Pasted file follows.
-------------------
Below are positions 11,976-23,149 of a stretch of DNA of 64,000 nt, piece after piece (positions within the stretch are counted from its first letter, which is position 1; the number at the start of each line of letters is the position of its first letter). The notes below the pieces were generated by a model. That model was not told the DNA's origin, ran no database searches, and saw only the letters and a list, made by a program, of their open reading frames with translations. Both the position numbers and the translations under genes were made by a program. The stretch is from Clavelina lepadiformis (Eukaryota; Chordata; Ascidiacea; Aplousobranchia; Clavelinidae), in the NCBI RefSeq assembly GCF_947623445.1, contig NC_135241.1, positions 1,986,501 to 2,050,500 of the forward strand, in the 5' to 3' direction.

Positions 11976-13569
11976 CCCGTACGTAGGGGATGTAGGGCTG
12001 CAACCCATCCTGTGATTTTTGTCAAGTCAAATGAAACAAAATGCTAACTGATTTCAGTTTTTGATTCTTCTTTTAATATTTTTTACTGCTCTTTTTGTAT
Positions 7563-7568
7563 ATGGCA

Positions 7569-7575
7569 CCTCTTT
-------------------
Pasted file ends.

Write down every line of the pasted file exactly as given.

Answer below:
Below are positions 11,976-23,149 of a stretch of DNA of 64,000 nt, piece after piece (positions within the stretch are counted from its first letter, which is position 1; the number at the start of each line of letters is the position of its first letter). The notes below the pieces were generated by a model. That model was not told the DNA's origin, ran no database searches, and saw only the letters and a list, made by a program, of their open reading frames with translations. Both the position numbers and the translations under genes were made by a program. The stretch is from Clavelina lepadiformis (Eukaryota; Chordata; Ascidiacea; Aplousobranchia; Clavelinidae), in the NCBI RefSeq assembly GCF_947623445.1, contig NC_135241.1, positions 1,986,501 to 2,050,500 of the forward strand, in the 5' to 3' direction.

Positions 11976-13569
11976 CCCGTACGTAGGGGATGTAGGGCTG
12001 CAACCCATCCTGTGATTTTTGTCAAGTCAAATGAAACAAAATGCTAACTGATTTCAGTTTTTGATTCTTCTTTTAATATTTTTTACTGCTCTTTTTGTAT
Positions 7563-7568
7563 ATGGCA

Positions 7569-7575
7569 CCTCTTT